• Subscapularis: Primary medial rotator of the arm, also adducts
  • Rotator cuff
    • Four of scapulohumeral muscles
      • Supraspinatus
      • Infraspinatus
      • Teres minor
      • Teres major
    • Form musculotendinous cuff around glenohumeral joint
    • Blend with articular capsule to reinforce it
    • Hold head of humerus in glenoid cavity
    Axilla: ( Plate 429 )
  • Pyramid-shaped area inferior to glenohumeral joint containing important neurovascular structures to the upper limb
  • Boundaries:
    • Base: skin of armpit and axillary fascia from arm to thoracic wall
    • Apex: bounded by the first rib, clavicle, and superior border of the scapula
    • Anterior wall (anterior axillary fold): pectoralis major and minor
    • Posterior wall (posterior fold): subscapularis, teres major, latissimus dorsi
    • Medial wall: ribs 1 through 4, serratus anterior, and intercostal muscles
    • Lateral wall: intertubercular groove of humerus
  • Contents (see Section 6-6: Upper Limb: Neurovasculature for details):
    • Axillary artery and branches
    • Axillary vein and tributaries
    • Axillary lymph nodes (five major collections)
    • Brachial plexus ( Plate 430)
  • Fascia (Plate 428)
    • Pectoral fascia
      • Attaches to clavicle and sternum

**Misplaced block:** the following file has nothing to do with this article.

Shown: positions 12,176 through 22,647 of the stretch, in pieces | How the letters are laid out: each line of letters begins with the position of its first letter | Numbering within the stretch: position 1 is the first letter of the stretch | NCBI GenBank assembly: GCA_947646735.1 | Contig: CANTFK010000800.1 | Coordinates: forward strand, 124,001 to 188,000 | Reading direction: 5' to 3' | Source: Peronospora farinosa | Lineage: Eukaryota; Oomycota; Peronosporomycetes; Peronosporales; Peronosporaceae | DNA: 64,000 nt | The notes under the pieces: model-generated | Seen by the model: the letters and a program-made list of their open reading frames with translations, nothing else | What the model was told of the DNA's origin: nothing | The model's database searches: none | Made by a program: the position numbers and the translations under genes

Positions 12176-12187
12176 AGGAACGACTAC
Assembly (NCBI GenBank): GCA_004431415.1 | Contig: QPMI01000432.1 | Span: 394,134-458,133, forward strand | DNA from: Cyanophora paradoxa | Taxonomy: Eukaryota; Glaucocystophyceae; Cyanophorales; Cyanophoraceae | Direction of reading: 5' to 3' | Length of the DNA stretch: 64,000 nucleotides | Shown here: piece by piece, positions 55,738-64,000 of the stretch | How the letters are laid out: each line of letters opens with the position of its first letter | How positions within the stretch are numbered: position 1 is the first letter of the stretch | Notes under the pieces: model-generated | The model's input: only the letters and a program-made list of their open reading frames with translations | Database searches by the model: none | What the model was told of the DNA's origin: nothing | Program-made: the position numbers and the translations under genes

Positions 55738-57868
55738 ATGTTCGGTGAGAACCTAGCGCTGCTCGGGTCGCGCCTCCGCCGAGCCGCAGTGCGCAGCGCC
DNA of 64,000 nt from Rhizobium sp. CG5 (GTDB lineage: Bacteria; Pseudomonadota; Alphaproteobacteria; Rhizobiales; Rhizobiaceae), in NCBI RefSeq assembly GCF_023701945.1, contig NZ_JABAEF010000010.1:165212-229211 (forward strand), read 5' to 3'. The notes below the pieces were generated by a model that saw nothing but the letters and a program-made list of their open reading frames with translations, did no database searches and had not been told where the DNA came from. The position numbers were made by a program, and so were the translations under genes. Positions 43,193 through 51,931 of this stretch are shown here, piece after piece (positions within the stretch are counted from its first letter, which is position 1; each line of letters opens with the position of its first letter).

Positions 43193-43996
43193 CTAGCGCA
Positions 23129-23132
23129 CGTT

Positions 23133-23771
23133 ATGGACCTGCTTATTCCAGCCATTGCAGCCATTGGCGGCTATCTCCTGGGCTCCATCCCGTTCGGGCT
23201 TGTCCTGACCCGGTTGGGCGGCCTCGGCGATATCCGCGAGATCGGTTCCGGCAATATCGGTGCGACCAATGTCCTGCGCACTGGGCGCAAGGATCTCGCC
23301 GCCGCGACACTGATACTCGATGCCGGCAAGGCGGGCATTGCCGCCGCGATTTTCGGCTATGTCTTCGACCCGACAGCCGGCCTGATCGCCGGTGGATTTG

• Invests the pectoralis major
      • Extends laterally as the axillary fascia
      • Continues inferiorly with fascia of abdominal wall
    • Clavipectoral fascia
      • Invests subclavius and pectoralis minor
      • Continues superiorly as the costocoracoid membrane (pierced by the lateral pectoral nerve)
    • Axillary sheath: invests axillary artery and brachial plexus
  • Axillary Lymph Nodes
    • Arranged in five main groups
    • Apical group
      • Along medial side of axillary vein and first part of axillary artery
      • Receives lymph from all other groups
      • Efferent lymphatic vessels from these nodes form subclavian lymphatic trunk
    • Pectoral (anterior) group
      • Medial wall of axilla
      • Receives lymph from breast, anterior thoracic wall
    • Subscapular group
      • Along posterior axillary fold
      • Receives lymph from posterior thoracic wall and scapula
    • Humeral (lateral) group
      • Along lateral wall of axilla
      • Receives lymph from upper limb
    • Central group
      • Deep to pectoralis minor
      • Receives lymph from pectoral, subscapular, and humeral groups
Upper Limb > Shoulder and Axilla > Figures
FIGURES
Plate 429: Upper Limb—Shoulder and Axilla—Axilla (Dissection): Anterior View
Plate 430: Upper Limb—Shoulder and Axilla—Brachial Plexus: Schema
Fig. 6-2-1: Computed Tomography (CT) Angiogram of the left shoulder and arm. (Image courtesy of Stephen W. Carmichael, Ph.D., D.Sc., Professor and Chair Emeritus, Department of Anatomy, Mayo Clinic, Rochester MN US)
Upper Limb > Shoulder and Axilla > Tables
TABLES

Table 6-2-1: Ligaments of the Glenohumeral Joint(author table)